• Red, inflamed or spotty skin around your baby’s bottom and genitals.
  • The skin may look shiny and sore and feel hot to touch.

Nappy rash treatment

  • There are plenty of over-the-counter nappy creams to help ease sore skin and act as a barrier to moisture to prevent it happening. 
  • Change wet or dirty nappies as soon as possible and give your baby some ‘nappy-free’ time each day to allow air to get to the skin, placing them on a waterproof mat in case any accidents occur.

Ringworm

What does a ringworm rash look like?

A large collection of images displayed on this page are available at https://www.which.co.uk/reviews/first-aid/article/what-rash-is-this-ar1GS3j9yuuV

Despite the name, ringworm has nothing to do with worms: it's actually caused by a fungal infection.

Ringworm symptoms

  • A ringworm rash can appear in a circular pattern (hence the ‘ring’ part of the name).
  • It is red or silvery in appearance and may also be scaly, dry, itchy or swollen.
  • Ringworm can appear anywhere on the body, including the groin (where it's known as jock itch) or the scalp (tinea capitis).

Ringworm treatment

  • A pharmacist can give you an over-the-counter anti-fungal cream or shampoo. 
  • The pharmacist can also recommend if you should see a GP. 

Roseola

What does a roseola rash look like?

A large collection of images displayed on this page are available at https://www.which.co.uk/reviews/first-aid/article/what-rash-is-this-ar1GS3j9yuuV

Not to be confused with rubeola (which is what causes measles), roseola is a viral infection that causes a rash. It’s most common in babies, toddlers, and young children, although adults can also catch it.

Roseola symptoms

  • Your child may develop a fever, sore throat, runny nose, diarrhoea, swollen glands and eyelids and lose their appetite.
  • A roseola rash consists of pinkish-red spots, bumps or patches, starting on back and torso and spreading to the face, neck and arms.
  • Some children may also have fits, known as febrile seizures, which are brought on by their high temperature.

Roseola treatment

  • Treatment for roseola is plenty of rest and rehydration. 
  • If the fever is making your child uncomfortable, you can give infant paracetamol.
  • Contact your doctor if your child has a febrile seizure.

Scabies

What does a scabies rash look like?

A large collection of images displayed on this page are available at https://www.which.co.uk/reviews/first-aid/article/what-rash-is-this-ar1GS3j9yuuV

Scabies is caused by tiny parasitic mites (less than half a millimetre long) that burrow into the skin to lay eggs, causing a bumpy, itchy, blister-like rash. It can affect anyone, including children and babies. 

Scabies symptoms

  • Intense itching, especially during the night.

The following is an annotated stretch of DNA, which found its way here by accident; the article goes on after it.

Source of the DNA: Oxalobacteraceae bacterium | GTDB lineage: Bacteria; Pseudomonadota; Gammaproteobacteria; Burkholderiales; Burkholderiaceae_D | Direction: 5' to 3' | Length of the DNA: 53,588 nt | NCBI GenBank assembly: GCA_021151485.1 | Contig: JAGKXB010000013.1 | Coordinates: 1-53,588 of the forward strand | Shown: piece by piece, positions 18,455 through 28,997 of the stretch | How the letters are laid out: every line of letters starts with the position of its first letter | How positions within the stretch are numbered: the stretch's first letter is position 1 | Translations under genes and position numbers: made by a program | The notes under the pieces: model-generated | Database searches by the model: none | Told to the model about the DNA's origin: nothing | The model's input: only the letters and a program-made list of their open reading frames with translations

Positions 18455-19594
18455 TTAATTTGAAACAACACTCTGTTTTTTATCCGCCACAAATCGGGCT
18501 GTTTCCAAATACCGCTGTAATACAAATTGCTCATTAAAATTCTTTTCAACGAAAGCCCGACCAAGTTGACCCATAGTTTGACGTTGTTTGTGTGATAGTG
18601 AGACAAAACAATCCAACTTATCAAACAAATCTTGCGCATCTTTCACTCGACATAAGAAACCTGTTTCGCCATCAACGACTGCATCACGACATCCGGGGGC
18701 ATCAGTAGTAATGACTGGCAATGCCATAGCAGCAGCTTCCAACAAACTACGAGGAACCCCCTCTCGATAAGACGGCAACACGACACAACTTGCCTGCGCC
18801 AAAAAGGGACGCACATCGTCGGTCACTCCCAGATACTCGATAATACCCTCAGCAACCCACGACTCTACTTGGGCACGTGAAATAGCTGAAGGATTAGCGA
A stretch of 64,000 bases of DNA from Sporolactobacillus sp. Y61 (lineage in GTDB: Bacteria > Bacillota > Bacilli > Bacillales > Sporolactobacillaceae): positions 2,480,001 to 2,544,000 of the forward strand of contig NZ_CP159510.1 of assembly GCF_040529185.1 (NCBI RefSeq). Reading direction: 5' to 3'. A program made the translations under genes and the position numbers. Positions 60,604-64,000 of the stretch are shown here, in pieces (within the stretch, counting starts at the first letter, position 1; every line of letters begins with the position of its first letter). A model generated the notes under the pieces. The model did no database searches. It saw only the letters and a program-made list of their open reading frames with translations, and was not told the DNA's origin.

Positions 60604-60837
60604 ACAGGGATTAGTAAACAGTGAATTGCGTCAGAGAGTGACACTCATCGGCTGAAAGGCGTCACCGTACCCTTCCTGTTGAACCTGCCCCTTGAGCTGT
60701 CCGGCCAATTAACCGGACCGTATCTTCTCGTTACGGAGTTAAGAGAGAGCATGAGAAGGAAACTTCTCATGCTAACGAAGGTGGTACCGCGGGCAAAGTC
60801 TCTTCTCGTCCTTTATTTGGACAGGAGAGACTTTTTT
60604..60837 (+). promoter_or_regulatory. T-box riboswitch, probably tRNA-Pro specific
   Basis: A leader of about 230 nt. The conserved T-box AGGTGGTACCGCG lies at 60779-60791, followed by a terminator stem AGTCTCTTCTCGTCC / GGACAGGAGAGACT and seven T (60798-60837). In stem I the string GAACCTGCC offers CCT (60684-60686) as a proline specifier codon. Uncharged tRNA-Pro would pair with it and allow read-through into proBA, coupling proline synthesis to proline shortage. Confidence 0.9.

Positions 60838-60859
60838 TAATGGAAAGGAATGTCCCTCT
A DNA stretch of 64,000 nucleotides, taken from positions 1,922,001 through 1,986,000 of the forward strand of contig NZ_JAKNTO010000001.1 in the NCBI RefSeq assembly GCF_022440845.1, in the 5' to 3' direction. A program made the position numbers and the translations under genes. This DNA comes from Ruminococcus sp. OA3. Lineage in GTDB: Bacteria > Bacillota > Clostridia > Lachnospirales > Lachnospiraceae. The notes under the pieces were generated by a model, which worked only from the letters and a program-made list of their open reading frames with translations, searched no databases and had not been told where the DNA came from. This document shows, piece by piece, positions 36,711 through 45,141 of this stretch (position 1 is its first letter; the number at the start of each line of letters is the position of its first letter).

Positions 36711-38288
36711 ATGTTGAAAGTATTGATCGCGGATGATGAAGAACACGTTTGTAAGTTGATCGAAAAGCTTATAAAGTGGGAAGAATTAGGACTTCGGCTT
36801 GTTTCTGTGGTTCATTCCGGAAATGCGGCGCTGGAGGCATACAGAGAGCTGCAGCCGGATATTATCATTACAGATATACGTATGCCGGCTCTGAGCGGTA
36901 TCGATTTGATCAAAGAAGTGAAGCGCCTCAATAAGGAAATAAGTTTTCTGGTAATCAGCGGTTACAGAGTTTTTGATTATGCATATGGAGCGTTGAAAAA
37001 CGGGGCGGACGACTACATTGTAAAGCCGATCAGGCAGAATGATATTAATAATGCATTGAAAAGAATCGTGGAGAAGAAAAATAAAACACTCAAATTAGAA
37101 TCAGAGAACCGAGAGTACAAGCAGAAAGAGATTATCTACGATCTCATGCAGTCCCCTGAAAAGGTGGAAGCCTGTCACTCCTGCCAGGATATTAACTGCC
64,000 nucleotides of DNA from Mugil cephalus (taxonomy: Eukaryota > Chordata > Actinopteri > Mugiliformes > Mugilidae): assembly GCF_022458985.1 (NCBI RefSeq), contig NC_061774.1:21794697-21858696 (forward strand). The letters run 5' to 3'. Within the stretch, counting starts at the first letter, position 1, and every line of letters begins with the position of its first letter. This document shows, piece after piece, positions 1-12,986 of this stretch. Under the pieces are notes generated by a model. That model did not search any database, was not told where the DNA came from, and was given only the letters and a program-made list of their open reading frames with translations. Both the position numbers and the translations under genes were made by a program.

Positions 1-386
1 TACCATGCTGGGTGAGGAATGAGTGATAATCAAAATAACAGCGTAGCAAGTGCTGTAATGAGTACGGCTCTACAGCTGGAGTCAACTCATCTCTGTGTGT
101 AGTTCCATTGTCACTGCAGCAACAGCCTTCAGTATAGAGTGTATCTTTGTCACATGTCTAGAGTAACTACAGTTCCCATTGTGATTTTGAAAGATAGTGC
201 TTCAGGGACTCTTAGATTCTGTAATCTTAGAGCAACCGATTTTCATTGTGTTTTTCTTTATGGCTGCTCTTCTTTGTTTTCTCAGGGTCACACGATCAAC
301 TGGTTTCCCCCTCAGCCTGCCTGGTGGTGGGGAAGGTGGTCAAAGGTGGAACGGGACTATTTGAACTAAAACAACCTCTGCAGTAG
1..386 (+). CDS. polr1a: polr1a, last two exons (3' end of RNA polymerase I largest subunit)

• A bumpy, itchy, blister-like rash. As the mites lay eggs, they leave lines with a dot at one end.
  • The rash can take up to eight weeks to appear.

Scabies treatment

  • Take your child to the doctor if you’re worried they have scabies, as it can be treated with a cream. 
  • It’s very infectious, so the whole family needs to be treated.
  • You should wash all bedding at 50°C to remove traces of mites and put clothing that can't be washed into a bag and seal it for three days until the mites die.

Scarlet fever

What does a scarlet fever rash look like?

A large collection of images displayed on this page are available at https://www.which.co.uk/reviews/first-aid/article/what-rash-is-this-ar1GS3j9yuuV

Scarlet fever – also known as scarlatina – is a bacterial infection that mostly affects children. Although in the past scarlet fever was a serious illness, thanks to the advent of antibiotics it's now less common and easier to treat. 

Scarlet fever rash symptoms

  • A bright-red rash that feels rough to the touch – like sandpaper.
  • You may also get a temperature, swollen glands, and a tongue that initially appears white, and then takes on a swollen ‘strawberry-like’ appearance.

Scarlet fever rash treatment

  • You should always alert your doctor if you’re worried your child might have scarlet fever. 
  • Scarlet fever lasts for around a week and you can spread it up to six days before you get symptoms.
  • You’re infectious for up to seven days before symptoms appear until 24 hours after the first antibiotic tablets are taken. Those who don't take antibiotics can be infectious for longer – for as long as two to three weeks after symptoms start.

Slapped cheek syndrome (Fifth disease)

What does a slapped cheek syndrome rash look like?

A large collection of images displayed on this page are available at https://www.which.co.uk/reviews/first-aid/article/what-rash-is-this-ar1GS3j9yuuV

Slapped cheek syndrome gets its name from the bright-red rash that appears on the cheeks of those affected, often looking like the person has been slapped. It’s caused by a virus called parvovirus B19.

If you're pregnant and come into contact with anyone with slapped cheek syndrome, visit your GP or midwife immediately. The virus can be very dangerous for unborn babies.

Slapped cheek syndrome rash symptoms

  • Red cheeks aren’t usually the first sign of the illness – your child may have a high temperature, runny nose, sore throat and headache.
  • The cheek rash will appear a couple of days after this, and your child may then develop a raised, itchy, spotty rash across their body.
  • Cheek redness and the body rash usually fades within two weeks.

Slapped cheek syndrome rash treatment

  • As it’s a virus, there’s no medication for it, so the key treatment is rest, fluids and infant paracetamol if your child seems uncomfortable or in pain.

Meningococcal septicaemia rash on the eye conjunctivae photograph by David Warrell. Photograph of meningococcal septicaemia rash on dark skin, courtesy of the Meningitis Research Foundation.